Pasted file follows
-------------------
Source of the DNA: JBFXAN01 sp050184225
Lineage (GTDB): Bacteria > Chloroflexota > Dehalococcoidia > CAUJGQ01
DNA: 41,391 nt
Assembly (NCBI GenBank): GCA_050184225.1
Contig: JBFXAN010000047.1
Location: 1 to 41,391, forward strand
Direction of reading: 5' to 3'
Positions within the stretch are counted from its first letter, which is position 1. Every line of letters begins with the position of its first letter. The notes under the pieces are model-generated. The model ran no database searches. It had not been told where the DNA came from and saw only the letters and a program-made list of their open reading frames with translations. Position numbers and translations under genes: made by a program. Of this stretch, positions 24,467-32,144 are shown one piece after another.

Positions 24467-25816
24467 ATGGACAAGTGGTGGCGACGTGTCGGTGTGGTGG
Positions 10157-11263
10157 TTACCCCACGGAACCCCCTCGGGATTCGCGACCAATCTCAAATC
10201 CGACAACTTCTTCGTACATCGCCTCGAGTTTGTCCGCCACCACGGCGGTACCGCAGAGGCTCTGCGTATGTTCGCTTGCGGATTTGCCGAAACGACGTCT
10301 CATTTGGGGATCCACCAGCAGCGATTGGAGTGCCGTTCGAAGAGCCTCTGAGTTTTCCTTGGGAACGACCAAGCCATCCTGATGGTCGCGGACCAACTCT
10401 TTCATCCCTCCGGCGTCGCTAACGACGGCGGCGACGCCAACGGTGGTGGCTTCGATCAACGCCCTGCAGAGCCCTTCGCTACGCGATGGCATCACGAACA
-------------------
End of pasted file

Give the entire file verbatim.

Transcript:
Source of the DNA: JBFXAN01 sp050184225
Lineage (GTDB): Bacteria > Chloroflexota > Dehalococcoidia > CAUJGQ01
DNA: 41,391 nt
Assembly (NCBI GenBank): GCA_050184225.1
Contig: JBFXAN010000047.1
Location: 1 to 41,391, forward strand
Direction of reading: 5' to 3'
Positions within the stretch are counted from its first letter, which is position 1. Every line of letters begins with the position of its first letter. The notes under the pieces are model-generated. The model ran no database searches. It had not been told where the DNA came from and saw only the letters and a program-made list of their open reading frames with translations. Position numbers and translations under genes: made by a program. Of this stretch, positions 24,467-32,144 are shown one piece after another.

Positions 24467-25816
24467 ATGGACAAGTGGTGGCGACGTGTCGGTGTGGTGG
Positions 10157-11263
10157 TTACCCCACGGAACCCCCTCGGGATTCGCGACCAATCTCAAATC
10201 CGACAACTTCTTCGTACATCGCCTCGAGTTTGTCCGCCACCACGGCGGTACCGCAGAGGCTCTGCGTATGTTCGCTTGCGGATTTGCCGAAACGACGTCT
10301 CATTTGGGGATCCACCAGCAGCGATTGGAGTGCCGTTCGAAGAGCCTCTGAGTTTTCCTTGGGAACGACCAAGCCATCCTGATGGTCGCGGACCAACTCT
10401 TTCATCCCTCCGGCGTCGCTAACGACGGCGGCGACGCCAACGGTGGTGGCTTCGATCAACGCCCTGCAGAGCCCTTCGCTACGCGATGGCATCACGAACA